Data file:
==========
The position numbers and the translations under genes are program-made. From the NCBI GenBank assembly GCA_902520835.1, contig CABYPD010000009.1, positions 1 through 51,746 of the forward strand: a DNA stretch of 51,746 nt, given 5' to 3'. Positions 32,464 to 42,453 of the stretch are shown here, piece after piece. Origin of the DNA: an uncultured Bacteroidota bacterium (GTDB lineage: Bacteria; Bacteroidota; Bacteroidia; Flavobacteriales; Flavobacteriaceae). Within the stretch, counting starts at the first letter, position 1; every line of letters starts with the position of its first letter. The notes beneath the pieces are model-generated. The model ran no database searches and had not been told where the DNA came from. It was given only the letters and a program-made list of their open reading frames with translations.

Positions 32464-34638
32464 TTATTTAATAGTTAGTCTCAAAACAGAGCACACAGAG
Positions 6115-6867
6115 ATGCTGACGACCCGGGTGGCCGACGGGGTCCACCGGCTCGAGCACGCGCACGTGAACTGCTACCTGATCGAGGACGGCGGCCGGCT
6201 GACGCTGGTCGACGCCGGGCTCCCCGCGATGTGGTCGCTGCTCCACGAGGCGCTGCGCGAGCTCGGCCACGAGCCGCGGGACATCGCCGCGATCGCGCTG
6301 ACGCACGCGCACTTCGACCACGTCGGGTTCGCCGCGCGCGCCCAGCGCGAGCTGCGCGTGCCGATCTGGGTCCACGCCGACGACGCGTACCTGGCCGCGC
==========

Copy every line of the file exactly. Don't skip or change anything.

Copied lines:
The position numbers and the translations under genes are program-made. From the NCBI GenBank assembly GCA_902520835.1, contig CABYPD010000009.1, positions 1 through 51,746 of the forward strand: a DNA stretch of 51,746 nt, given 5' to 3'. Positions 32,464 to 42,453 of the stretch are shown here, piece after piece. Origin of the DNA: an uncultured Bacteroidota bacterium (GTDB lineage: Bacteria; Bacteroidota; Bacteroidia; Flavobacteriales; Flavobacteriaceae). Within the stretch, counting starts at the first letter, position 1; every line of letters starts with the position of its first letter. The notes beneath the pieces are model-generated. The model ran no database searches and had not been told where the DNA came from. It was given only the letters and a program-made list of their open reading frames with translations.

Positions 32464-34638
32464 TTATTTAATAGTTAGTCTCAAAACAGAGCACACAGAG
Positions 6115-6867
6115 ATGCTGACGACCCGGGTGGCCGACGGGGTCCACCGGCTCGAGCACGCGCACGTGAACTGCTACCTGATCGAGGACGGCGGCCGGCT
6201 GACGCTGGTCGACGCCGGGCTCCCCGCGATGTGGTCGCTGCTCCACGAGGCGCTGCGCGAGCTCGGCCACGAGCCGCGGGACATCGCCGCGATCGCGCTG
6301 ACGCACGCGCACTTCGACCACGTCGGGTTCGCCGCGCGCGCCCAGCGCGAGCTGCGCGTGCCGATCTGGGTCCACGCCGACGACGCGTACCTGGCCGCGC